In order to find out the cause for her worsening headache MRI-Brain with MR-Angiography (MRA) was performed which revealed subarachnoid hemorrhage over bilateral parietal, occipital and in perimesencephalic cistern with severe vasospasm of bilateral posterior cerebral, middle cerebral and anterior cerebral arteries. She was then subjected to digital subtraction angiography which showed narrowed V2 segment of left vertebral artery, small dissecting aneurysm of V3 segment of left vertebral artery, severe narrowing of distal V2 segment of right vertebral artery and mild focal narrowing of intradural right vertebral artery suggesting bilateral multiple vertebral artery dissection. There was no intracranial aneurysm or arterio-venous malformations and venous system was normal. MRA of neck vessels confirmed dissection of bilateral vertebral arteries at multiple levels (Figs. 1 and 2). Vasculitis work-up was done to find out the cause for VAD, which came negative for ANA, dsDNA, c-ANCA, p-ANCA, anti-cardiolipin antibody, anti-phospholipid antibody and VDRL. As there was no history of trauma, a diagnosis of spontaneous VAD was made.

Figure 1.

MRA of neck vessels showing dissection of bilateral vertebral arteries at multiple levels.

Figure 2.

MRA of neck vessels showing dissection of bilateral vertebral arteries at multiple levels.


She was evaluated for polyuria, her urine examination revealed a specific gravity of 1.005, urine osmolality of 69mOsm/kg of water and serum osmolality of 300mOsm/kg. In view of low urinary specific gravity, low urine osmolality, polyuria and with no history suggestive of excessive water intake a diagnosis of DI was made. To differentiate between central and nephrogenic DI, she was treated with 10units of vasopressin subcutaneously, following which her urine osmolality increased from 110 to 262, confirming the diagnosis of central DI.

She was treated conservatively with intravenous normal saline, analgesics to reduce her headache and complete bed rest with restricted neck movements. Her urine output gradually decreased from 400ml/h on the day of admission to 100–125ml/h and urine osmolality gradually increased from 69 to 207mOsm/kg of water. She was discharged in a stable condition with anti-platelet drugs.


VAD is an increasingly recognized cause of stroke in patients younger than 45 years. An expanding hematoma in the vessel wall is the route lesion in VAD. This intramural hematoma can arise spontaneously or as a secondary result of minor trauma, through hemorrhage of the vasa vasorum within the media of the vessel. It also can be introduced through an intimal flap that develops at the level of the inner lumen of the vessel. The incidence of VAD is estimated to be 2.6 per 100,000. VAD occurs in a much younger population with a female preponderance (female-to-male ratio is 3:1). VAD has been associated with a 10% mortality rate in acute phase. Death is the result of extensive intracranial dissection, brainstem infarction, or subarachnoid hemorrhage.2 Spontaneous VAD is the term used to describe all causes that do not involve blunt or penetrating trauma as a precipitating factor. Several risk factors have been associated with the development of VAD. These include spinal manipulation, minor neck trauma, yoga, hypertension, chronic headache syndromes/migraines,3 fibromuscular dysplasia, female sex and recent infection. VAD typically presents in a young person with severe occipital headache and posterior nuchal pain following a recent, relatively minor, head or neck injury.4 Focal neurologic signs attributable to ischemia of the brain stem or cerebellum ultimately develop in 85% of patients; however, a latent period as long as 3 days between the onset of pain and the development of CNS sequelae is not uncommon. Delays of weeks and years also have been reported. When neurologic dysfunction does occur, patients most commonly report symptoms attributable to lateral medullary dysfunction (Wallenberg syndrome). Rarely, patients may manifest the symptoms of medial medullary syndrome.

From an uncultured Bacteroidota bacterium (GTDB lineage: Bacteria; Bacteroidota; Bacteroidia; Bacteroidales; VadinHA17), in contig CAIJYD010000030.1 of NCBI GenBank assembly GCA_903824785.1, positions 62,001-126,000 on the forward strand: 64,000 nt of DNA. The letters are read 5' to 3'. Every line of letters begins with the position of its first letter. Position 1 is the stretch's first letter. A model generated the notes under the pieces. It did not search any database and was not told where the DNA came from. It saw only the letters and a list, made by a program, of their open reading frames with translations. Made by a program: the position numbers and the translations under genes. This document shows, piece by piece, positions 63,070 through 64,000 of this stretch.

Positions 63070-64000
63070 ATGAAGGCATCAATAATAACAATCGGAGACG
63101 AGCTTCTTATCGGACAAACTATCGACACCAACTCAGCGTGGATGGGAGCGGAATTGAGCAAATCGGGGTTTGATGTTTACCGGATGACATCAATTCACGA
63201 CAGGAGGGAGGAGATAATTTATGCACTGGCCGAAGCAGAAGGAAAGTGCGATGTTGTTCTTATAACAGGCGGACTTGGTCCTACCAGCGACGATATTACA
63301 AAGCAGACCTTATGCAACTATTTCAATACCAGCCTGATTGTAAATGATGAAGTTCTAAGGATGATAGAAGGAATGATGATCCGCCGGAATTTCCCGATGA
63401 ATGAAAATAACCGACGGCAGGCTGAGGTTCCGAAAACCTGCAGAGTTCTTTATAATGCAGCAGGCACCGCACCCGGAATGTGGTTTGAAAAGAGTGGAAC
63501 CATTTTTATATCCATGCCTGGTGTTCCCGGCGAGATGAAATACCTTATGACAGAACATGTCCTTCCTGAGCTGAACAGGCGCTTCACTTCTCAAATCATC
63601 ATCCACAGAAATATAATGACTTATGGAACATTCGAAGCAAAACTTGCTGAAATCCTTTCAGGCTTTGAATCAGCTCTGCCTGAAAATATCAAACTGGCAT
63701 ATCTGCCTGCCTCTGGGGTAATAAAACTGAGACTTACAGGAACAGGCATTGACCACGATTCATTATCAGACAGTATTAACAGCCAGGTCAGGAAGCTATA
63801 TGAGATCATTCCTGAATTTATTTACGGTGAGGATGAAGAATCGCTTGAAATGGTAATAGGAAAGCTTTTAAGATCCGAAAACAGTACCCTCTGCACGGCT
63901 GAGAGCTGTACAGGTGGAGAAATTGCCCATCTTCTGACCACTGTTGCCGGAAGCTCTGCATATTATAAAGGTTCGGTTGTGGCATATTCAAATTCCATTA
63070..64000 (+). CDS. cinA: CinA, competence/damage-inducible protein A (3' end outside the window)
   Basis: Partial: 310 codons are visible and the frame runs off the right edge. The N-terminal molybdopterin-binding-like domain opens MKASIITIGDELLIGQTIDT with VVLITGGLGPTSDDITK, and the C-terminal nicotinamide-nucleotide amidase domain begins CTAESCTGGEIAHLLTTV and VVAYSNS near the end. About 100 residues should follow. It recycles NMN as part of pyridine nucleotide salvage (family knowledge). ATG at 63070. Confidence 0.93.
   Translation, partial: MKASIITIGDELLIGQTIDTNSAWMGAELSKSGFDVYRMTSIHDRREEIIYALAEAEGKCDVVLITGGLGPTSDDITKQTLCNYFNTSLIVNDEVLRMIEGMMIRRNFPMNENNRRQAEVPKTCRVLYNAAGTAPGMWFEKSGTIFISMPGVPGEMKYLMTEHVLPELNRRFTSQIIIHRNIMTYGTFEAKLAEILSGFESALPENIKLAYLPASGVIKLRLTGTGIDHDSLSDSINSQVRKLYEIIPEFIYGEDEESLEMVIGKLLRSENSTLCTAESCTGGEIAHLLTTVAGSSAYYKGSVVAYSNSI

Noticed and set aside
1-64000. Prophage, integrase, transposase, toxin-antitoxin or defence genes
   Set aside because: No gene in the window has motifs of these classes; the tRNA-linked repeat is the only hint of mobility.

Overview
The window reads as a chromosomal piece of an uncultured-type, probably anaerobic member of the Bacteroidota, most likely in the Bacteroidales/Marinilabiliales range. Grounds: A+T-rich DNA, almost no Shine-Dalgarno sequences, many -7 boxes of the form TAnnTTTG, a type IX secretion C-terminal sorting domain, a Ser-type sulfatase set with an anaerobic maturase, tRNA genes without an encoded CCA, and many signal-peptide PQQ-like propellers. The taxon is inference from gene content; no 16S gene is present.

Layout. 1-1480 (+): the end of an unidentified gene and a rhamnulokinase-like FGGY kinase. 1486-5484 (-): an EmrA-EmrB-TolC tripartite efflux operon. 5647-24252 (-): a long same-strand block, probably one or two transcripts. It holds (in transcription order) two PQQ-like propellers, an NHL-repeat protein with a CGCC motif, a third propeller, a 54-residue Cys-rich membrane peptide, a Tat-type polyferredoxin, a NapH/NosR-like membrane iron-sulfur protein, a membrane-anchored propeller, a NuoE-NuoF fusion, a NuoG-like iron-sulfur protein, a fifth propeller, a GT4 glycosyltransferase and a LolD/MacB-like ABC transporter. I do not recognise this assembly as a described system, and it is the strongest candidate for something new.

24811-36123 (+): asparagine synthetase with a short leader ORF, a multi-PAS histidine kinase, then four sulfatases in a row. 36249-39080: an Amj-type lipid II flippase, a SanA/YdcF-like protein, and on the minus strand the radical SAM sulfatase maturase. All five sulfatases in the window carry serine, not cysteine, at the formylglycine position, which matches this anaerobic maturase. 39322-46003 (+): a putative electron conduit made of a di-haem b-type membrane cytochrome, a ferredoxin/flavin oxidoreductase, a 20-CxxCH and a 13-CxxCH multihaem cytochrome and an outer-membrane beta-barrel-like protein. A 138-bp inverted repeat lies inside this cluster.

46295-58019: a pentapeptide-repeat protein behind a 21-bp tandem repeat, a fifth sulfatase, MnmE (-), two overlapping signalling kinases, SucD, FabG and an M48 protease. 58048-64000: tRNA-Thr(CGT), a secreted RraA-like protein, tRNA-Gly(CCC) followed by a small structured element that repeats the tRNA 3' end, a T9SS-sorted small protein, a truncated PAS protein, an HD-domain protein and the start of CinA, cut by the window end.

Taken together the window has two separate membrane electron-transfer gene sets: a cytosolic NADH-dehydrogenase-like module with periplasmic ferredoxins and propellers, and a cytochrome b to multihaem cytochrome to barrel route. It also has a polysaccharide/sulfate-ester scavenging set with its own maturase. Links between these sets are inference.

Central DI after spontaneous VAD treated clinically has been rarely reported in the literature. Vertebral arteries are not directly involved in the blood supply of pituitary gland. The anterior lobe is supplied via the superior hypophysial arteries, which derivated from internal carotid artery and traverses the diaphragma sellae along the pituitary stalk. The posterior lobe is supplied via the inferior hypophysial arteries, which also arise from internal carotid artery, nevertheless go down to the pituitary gland rather than within the stalk.5 The cause for central DI after a spontaneous VAD may be due to compression or destruction of the pituitary gland, interruption of the blood supply to the gland or to the pituitary stalk. Verees et al.6 postulated that DI occurred as a result of impingement on the intracavernous portion of the inferior hypophysial artery, which caused diminished perfusion to the posterior lobe. Alternatively, kinking or pressure on the infundibulum by edematous, hemorrhagic material, which impeded transit of antidiuretic hormone from the preoptic and paraventricular nuclei of the hypothalamus to the posterior lobe, might prove to be the originating cause of DI.7

The possible pathophysiology involved in our case is the intense vasospasm leading to diminished perfusion to the hypothalamus following subarachnoid hemorrhage, which occurred following rupture of bilateral extradural vertebral artery dissecting aneurysm. As subarachnoid hemorrhage got subsided, vasospasm to the hypothalamus got relived and patients transitory DI disappeared. In summary, central DI should be kept in mind while treating patients with VAD and should be treated effectively in order to prevent its further complications.